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Kevin Bermeister

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The Neck and the Site of the Temple

Posted: 02/ 2/2012 2:59 pm

Jewish scholarly works frequently refer to the 'neck' in many instances relating it to the Temple's location in Jerusalem. One particular study of verse 4:4 in the Song of Songs, can be translated from its 22 letter Hebrew origin to: "Your neck is the Tower of David, built as an ornament." Rabbi Chaim Vital, a student of Kabbalah's famous 15th century rabbi, Yitzchak Luria -- known as The ARI, quotes this verse from Song of Songs in order to explain the secret meaning of the passage from Exodus 12:40 which describes the children of Israel as they left their state of exile, "And the dwelling of the Israelites in Egypt was 430 years."

In order to elucidate the secret meaning behind this passage from Exodus, Rabbi Vital attributes five constrictions deployed by God to distinguish His infinite state and establish the finite natural order through which He acts. Rabbi Vital explains that God uses His name "Elokim" which connotes constriction and is, therefore, representative of His manifestation in the natural world. The numerical value of this particular name equals the number 86. Rabbi Vital then brings all of this together and offers the following calculation: the 5 states of constriction times the name of God as He is manifested in the natural world which equals 430. Moreover, God's constricted state also equates to the Hebrew word meaning "the nature." In essence, all Jewish mysticism is essentially a self-help guide to redeem one's mind from its exile by rectifying its constricted state. By undergoing this process, one reveals one's expansive and, thereby, inclusive state.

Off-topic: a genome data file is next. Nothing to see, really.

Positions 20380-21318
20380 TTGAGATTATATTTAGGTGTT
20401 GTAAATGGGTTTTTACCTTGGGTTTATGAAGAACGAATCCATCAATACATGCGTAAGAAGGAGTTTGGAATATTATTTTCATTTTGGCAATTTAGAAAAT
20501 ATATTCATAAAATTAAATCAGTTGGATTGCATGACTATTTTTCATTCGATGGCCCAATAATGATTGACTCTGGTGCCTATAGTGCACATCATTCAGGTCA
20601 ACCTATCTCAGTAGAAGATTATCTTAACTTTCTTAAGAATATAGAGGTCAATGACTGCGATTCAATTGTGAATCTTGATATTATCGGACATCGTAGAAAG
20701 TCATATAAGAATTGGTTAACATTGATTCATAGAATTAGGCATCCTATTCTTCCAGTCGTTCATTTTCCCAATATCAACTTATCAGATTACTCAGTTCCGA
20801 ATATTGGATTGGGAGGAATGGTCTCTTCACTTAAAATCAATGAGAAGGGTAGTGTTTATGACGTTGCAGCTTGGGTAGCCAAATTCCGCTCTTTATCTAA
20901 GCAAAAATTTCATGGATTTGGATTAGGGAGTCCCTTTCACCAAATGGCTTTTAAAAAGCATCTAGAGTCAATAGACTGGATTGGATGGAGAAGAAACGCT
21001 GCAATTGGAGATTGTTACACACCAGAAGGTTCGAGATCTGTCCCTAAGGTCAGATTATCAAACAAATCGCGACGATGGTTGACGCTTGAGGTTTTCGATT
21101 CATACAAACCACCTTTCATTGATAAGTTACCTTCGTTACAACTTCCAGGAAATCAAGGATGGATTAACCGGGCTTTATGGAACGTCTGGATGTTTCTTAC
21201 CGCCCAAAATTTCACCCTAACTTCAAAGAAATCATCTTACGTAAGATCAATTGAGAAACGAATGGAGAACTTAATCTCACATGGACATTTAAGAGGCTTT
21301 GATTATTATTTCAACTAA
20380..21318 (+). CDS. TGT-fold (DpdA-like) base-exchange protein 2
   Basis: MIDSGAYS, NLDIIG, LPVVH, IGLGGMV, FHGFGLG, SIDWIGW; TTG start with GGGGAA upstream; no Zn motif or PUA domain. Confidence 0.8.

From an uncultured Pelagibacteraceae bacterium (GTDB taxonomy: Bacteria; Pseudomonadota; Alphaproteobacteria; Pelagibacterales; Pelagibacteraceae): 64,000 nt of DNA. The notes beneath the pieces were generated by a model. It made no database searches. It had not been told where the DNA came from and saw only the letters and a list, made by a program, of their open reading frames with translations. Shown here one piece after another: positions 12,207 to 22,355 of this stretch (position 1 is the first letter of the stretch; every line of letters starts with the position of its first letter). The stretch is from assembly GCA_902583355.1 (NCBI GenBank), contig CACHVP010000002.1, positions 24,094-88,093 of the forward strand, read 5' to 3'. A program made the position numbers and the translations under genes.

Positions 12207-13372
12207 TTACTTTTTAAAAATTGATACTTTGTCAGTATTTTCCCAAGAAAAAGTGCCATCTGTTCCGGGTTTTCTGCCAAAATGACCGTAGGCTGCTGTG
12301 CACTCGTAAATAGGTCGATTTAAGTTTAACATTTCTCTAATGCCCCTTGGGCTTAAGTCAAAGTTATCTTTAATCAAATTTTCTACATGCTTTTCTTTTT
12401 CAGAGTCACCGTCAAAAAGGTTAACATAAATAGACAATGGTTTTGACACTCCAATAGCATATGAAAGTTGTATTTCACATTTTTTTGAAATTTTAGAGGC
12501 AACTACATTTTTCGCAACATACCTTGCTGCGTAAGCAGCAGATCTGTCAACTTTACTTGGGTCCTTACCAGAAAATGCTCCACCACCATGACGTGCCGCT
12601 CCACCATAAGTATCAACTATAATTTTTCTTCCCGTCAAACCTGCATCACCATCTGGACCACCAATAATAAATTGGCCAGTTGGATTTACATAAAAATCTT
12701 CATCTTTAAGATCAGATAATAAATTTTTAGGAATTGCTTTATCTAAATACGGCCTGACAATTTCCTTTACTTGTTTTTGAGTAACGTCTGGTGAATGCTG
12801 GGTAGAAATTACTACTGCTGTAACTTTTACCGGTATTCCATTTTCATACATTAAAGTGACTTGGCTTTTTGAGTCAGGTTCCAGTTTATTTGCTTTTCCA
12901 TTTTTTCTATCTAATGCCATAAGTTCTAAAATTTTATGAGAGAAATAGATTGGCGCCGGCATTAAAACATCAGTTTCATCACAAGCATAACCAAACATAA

To return to the Song of Songs, a few lines after the quote relating the Tower of David to the neck, the following line appears; "I have come into my garden, my sister, my bride." Rabbi Menachem Schneerson, the Lubavitcher Rebbe, draws inspiration from this for his inaugural work, Basi LeGani, which was written following the death of his father-in-law and presented upon the occasion of Rabbi Schneerson's acceptance as the seventh and final Rebbe of Lubavitch. Basi LeGani describes the brilliance of revelation from exile relating its realization to the Temple in which God's name, in His ultimate state, is exclusively revealed. Whilst the Temple is always physical, it is, simultaneously, the deeply spiritual vessel established by the individual in which God, in His ultimate expansive state, dwells and through which one's truest and most soulful power is revealed.

The neck is the body's constricted conduit; at the front it houses, vessels for speech, nourishment, blood and breath, at the back is the spine which feeds brain signals to the heart and body. In the time it takes for the brain's signals to pass through the neck's constricted channel, Jewish mystics identify that the transference of a thought into its physical interpretation occurs. When the physical interpretation involves speech, there is a high risk for frequent distortion as the signals are transferred from thought to action. Overcoming this potential shortcoming is a matter of free choice, and, moreover, it is a choice in which one's state-of-mind is critical to the outcome.

The Hebrew word used for the neck's ornament is talpiot which is understood allegorically by the sages as a contraction of two words that mean, in both their past and future tenses, "the heap (that was and will again be) beautiful" or "the mount (which and to which) all mouths (will) pray." The mystical interpretation of the ornament as an adornment to the neck could fill many books, but I wish to focus here only on its geo-physical implication.